Yesterday was our official initiation to the monsoon season of Lahore and it was NUTS. There is a strong and compelling reason for that capitalization…really it should be bolded and underlined and prefaced with a stronger word that perhaps involved explicit profanity, because I have never seen (or even imagined!) such an instant flash flood in my life! I’ve seen monsoon rains before; I’ve watched water slash down in wild sheets, making screens and walls out of the rain. And I’ve seen the fat, heavy raindrops that literally fall like gumdrops, bouncing with the solid weight of jelly in the street gutters. I’ve also seen rain turn streets into shallow rivers and walkways into ankle deep puddles, but like I said before, this all pales beside yesterdays flash flood. It started raining (gumdrop rain…wild sheets kinda rain!) at 7:00am and tapered off around 9:00/10:00am. By the time we were picked up at 10 past 8:00 in the morning the world around us was swimming. Our street became a river with thigh high currents of brown water…The canals were over flowing and vehicles were stranded, tipped sideways. I watched a motorcycle plow it’s way through the water behind us, with only the handle bars and rider visible! People were wading through knee-deep, waist-deep water with things piled high on their heads and all this time all my brain could process, like a record on repeat, was “but it wasn’t raining for that long…?” “Where did all this water come from…?”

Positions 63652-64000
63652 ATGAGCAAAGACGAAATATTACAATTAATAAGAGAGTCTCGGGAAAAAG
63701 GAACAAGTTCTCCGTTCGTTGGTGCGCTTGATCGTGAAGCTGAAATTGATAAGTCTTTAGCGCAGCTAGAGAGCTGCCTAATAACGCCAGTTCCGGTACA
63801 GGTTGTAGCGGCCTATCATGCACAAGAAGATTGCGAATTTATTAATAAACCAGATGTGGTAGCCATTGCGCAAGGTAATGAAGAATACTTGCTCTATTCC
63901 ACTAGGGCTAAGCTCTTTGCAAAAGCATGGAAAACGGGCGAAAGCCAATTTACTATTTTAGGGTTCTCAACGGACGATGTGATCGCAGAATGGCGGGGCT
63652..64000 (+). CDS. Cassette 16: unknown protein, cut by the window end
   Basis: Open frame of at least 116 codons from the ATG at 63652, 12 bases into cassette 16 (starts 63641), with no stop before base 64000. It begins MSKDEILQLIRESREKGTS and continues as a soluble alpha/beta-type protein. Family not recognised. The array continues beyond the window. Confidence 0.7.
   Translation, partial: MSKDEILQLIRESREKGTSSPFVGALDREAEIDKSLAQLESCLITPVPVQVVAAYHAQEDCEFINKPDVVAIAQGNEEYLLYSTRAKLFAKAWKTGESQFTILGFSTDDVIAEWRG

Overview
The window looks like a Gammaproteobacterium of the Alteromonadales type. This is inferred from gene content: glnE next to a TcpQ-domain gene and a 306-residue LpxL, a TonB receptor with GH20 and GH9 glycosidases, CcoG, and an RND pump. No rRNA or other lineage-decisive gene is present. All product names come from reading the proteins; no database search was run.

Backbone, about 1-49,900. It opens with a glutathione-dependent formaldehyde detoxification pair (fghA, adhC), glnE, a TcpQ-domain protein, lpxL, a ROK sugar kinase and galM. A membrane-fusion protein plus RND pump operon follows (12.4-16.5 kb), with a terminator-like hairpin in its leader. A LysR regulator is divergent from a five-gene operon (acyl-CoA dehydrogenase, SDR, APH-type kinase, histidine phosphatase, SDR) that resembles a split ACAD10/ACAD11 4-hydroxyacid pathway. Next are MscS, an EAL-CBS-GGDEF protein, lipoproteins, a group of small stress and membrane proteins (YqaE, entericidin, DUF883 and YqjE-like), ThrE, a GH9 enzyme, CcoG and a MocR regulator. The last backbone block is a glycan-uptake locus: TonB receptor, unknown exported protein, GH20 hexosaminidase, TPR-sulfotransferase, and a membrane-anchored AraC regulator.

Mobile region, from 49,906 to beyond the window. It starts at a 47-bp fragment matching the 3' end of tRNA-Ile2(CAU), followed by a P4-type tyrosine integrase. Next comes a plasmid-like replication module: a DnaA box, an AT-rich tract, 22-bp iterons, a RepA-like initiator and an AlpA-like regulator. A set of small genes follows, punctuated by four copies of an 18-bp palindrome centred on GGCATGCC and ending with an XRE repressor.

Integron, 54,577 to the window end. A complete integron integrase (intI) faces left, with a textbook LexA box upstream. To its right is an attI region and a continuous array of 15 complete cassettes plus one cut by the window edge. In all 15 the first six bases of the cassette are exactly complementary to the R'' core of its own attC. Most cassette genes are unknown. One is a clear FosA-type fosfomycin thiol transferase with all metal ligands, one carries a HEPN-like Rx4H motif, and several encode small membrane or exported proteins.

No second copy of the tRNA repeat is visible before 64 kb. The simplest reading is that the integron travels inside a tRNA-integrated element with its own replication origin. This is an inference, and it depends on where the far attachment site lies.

Despite all this, our normal 5 minutes drive to work took only 10 and when we were greeted by the superintendent, soggy and soaked, her merry response was “Welcome to the monsoon season in Pakistan!”. “Does this happen often?” we queried as a co-worker described watching his kids toys float through their bedroom on an inside stream of water, “In the monsoon season it does!” was her bright reply. Believe it or not, by the time we ventured home 5 hours later our street was dry and steaming in the afternoon heat. Just a brown line of dirt on the walls and gates marked the earlier water level, and if you hadn’t known then you wouldn’t have guessed it.